miércoles, 10 de septiembre de 2014

Los Angeles - Late September

The Feast of San Gennaro is an annual Italian tradition that has spread around the country to many American cities. Many cities hold their own Feast of San Gennaro festivals, and they are always filled with fun, music, and delicious Italian food. Here's my look at three of the best San Gennaro festivals to visit:
Los Angeles - Late September

I'll be attending the Galbani Italian Feast of San Gennaro Los Angeles, which kicks off with a party hosted by Jimmy Kimmel and Adam Carolla. The Los Angeles event is from Friday through Sunday, September 28-30, in Hollywood just off Hollywood Boulevard. I went last year and had a great time. There are rides for the kids, great music and performances, cold beer, and great food.

New York City - Mid-September

New York City's Little Italy presents one of the oldest (86 years) and one of the best Feast of San Gennaro festivals. It's an 11-day event virtually closing down the streets of the Little Italy neighborhood and worth a trip just for the experience. The 2012 event was September 13-23, and the 2013 feast will be around the same dates. Every day is filled with great music and entertainment and amazing Italian food.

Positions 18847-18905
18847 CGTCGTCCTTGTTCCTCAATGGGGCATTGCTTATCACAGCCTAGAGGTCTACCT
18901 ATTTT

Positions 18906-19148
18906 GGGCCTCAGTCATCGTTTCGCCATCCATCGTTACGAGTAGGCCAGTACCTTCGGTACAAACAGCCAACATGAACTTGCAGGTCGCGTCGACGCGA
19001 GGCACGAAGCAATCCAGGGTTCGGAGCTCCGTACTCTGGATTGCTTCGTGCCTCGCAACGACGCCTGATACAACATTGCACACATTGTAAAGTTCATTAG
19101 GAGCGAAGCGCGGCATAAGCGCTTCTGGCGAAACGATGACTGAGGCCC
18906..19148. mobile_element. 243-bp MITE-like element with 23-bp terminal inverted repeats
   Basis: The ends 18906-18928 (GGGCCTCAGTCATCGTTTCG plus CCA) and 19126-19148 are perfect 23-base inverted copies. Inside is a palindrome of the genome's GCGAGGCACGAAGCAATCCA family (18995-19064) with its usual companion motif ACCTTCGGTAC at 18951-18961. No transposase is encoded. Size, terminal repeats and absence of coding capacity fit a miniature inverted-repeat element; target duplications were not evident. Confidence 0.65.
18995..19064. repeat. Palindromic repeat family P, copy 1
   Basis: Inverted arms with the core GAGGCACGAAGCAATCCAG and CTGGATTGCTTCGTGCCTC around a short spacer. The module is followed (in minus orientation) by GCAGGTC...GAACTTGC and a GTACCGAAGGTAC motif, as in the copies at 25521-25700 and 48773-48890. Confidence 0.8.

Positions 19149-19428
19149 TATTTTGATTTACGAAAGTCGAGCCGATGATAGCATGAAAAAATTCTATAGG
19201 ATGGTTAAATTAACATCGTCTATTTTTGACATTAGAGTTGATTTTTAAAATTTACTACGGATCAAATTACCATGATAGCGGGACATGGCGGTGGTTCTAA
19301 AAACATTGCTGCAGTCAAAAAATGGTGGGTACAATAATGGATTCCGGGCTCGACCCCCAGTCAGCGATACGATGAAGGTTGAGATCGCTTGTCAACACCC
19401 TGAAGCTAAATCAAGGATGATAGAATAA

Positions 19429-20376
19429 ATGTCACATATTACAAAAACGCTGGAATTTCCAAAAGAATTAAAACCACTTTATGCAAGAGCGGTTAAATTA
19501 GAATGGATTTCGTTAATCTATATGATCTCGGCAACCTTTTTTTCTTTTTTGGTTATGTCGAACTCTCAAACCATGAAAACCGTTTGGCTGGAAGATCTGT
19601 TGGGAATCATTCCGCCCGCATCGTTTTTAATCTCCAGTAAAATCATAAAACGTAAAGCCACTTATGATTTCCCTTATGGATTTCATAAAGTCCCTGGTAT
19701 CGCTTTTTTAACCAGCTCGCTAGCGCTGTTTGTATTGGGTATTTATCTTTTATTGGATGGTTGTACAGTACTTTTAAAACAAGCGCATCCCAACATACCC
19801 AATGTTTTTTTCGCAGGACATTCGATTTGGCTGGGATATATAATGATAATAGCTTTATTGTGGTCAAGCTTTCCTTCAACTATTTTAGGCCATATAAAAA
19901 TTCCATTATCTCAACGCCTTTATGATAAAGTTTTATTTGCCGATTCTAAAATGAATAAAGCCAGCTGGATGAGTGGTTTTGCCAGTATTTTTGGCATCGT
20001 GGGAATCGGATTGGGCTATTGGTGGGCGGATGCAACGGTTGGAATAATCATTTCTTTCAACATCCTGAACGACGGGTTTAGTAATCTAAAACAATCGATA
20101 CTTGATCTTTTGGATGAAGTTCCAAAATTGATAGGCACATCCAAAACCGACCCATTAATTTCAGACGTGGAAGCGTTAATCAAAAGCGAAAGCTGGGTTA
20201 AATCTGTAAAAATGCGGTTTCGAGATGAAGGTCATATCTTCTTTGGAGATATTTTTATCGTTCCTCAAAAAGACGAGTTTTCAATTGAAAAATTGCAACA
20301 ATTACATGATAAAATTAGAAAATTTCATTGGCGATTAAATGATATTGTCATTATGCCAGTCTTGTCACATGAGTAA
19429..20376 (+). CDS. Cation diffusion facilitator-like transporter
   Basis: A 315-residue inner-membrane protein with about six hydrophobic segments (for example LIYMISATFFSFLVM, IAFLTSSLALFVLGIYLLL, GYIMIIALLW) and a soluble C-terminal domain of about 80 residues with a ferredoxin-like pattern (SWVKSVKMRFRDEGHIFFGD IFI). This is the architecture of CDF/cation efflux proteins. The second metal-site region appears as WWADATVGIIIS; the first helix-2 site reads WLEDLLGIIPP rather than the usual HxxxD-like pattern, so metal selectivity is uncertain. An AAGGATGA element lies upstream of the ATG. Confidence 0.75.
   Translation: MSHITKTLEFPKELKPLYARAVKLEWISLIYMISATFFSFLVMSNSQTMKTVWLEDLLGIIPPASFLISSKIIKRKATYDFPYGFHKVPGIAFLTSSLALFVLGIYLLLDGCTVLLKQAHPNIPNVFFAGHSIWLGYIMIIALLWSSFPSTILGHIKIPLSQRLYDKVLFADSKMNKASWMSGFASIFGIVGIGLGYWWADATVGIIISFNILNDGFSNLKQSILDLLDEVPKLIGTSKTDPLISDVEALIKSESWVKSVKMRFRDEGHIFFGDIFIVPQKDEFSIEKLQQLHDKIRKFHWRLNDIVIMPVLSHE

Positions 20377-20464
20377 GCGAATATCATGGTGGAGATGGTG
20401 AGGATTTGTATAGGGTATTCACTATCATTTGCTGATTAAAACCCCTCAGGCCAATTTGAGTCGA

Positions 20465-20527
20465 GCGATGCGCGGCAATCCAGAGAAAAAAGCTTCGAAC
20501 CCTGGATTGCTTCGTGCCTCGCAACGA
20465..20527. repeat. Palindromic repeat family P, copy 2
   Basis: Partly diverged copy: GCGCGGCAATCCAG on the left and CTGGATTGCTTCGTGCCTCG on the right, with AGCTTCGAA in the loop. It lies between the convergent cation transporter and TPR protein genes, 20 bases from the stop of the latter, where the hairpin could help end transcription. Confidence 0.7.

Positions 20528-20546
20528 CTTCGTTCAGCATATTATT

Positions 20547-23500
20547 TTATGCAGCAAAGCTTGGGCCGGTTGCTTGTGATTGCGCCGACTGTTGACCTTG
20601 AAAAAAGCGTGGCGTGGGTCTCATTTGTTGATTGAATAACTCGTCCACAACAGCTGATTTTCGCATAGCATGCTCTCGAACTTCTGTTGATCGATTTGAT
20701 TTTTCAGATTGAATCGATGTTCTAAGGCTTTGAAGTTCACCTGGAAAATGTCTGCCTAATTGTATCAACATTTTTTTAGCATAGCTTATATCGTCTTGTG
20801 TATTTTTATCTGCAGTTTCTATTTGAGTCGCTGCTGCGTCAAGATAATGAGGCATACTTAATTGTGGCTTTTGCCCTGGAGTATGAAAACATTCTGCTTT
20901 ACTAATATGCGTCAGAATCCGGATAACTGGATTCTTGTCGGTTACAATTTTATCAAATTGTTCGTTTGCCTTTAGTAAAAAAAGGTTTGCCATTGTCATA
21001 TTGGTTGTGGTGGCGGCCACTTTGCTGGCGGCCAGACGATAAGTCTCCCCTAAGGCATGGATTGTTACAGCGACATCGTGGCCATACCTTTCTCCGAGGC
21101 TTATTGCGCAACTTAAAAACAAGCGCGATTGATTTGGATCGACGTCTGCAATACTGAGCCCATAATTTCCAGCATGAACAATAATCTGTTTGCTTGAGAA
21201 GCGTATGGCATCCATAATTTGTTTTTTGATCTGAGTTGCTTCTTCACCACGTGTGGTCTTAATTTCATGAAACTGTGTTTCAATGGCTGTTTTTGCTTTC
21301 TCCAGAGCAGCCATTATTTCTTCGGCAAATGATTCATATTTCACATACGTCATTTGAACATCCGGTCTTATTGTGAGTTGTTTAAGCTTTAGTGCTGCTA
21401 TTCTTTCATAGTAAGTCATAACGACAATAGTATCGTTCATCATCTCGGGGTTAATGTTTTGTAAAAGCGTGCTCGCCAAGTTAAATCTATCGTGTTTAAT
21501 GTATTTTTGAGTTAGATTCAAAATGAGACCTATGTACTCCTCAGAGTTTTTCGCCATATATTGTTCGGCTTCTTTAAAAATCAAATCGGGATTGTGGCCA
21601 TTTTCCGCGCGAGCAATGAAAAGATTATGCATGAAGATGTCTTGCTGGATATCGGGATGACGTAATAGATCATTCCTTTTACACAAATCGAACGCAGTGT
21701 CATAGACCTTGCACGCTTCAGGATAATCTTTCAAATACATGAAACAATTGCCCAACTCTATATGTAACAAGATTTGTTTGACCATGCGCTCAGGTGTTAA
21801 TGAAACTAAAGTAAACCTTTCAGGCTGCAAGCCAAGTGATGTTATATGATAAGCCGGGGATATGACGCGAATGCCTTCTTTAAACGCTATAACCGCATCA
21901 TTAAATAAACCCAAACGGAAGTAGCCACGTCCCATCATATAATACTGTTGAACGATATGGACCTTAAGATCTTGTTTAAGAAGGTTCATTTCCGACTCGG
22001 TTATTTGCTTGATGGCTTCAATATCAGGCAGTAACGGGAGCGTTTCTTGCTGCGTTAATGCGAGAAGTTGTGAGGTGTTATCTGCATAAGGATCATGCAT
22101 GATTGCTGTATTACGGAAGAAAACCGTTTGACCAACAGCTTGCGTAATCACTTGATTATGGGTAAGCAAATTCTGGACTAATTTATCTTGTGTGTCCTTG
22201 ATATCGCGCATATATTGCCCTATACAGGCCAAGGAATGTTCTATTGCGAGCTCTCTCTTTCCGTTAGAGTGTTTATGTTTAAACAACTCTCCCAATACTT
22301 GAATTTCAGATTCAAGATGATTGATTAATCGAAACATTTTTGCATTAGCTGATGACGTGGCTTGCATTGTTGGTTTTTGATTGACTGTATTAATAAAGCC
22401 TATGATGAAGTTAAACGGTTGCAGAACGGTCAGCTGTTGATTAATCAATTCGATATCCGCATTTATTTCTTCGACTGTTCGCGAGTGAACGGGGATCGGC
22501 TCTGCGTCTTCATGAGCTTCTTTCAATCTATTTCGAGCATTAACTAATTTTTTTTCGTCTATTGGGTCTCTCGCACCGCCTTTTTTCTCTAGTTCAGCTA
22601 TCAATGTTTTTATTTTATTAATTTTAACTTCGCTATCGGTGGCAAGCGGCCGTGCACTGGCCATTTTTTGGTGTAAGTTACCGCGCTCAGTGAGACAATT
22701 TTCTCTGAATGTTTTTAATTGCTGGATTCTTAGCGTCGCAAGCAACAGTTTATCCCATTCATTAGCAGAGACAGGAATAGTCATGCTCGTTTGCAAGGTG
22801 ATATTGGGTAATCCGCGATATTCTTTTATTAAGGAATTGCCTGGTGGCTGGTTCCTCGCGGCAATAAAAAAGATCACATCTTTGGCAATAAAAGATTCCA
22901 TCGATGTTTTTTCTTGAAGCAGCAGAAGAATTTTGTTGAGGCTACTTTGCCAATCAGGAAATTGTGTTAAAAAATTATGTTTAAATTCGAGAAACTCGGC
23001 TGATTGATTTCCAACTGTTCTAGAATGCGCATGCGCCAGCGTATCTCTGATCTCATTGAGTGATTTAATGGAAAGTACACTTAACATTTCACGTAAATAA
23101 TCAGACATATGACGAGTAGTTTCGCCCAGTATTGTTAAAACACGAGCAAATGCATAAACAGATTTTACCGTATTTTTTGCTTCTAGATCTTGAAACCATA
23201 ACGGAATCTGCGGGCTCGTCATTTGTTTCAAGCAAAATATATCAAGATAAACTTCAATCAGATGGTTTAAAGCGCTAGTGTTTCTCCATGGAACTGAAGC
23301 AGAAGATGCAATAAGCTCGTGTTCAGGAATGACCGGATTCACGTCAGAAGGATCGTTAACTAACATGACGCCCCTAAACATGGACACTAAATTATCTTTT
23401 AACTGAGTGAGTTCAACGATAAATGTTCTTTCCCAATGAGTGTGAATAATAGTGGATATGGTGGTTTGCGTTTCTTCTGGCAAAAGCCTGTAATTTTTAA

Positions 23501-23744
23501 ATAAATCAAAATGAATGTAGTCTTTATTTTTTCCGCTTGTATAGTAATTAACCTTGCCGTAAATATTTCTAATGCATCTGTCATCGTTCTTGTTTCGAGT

Las Vegas - Early September

The desert resort gets into the Italian spirit with their own six-day event. In 2012, the 33rd annual San Gennaro Feast Las Vegas was held at the Silverton Casino. Entertainment this year included Vegas legend Clint Holmes, along with the cast of "Jersey Boys," a great show about Frankie Valli and the Four Seasons. The event included a huge vendor area with all kinds of Italian delights to eat.

History of San Gennaro

The event is actually a Catholic religious festival celebrating the life of Saint Gennaro, the patron saint of Naples, Italy, who died a martyr in the year 305. In Naples, the Saint is celebrated twice a year on the first Sunday in May and on September 19, when worshipers carry an image of the saint through the streets of Naples in a procession. The early Italian immigrants in New York carried on the tradition in the early part of the 20th century, and the event has evolved into a huge street festival, party, and celebration of Italian culture.

Freddy Sherman is a world traveler and editor of the travel blog travel4people.com. You can follow him on Twitter @thefredsherman.

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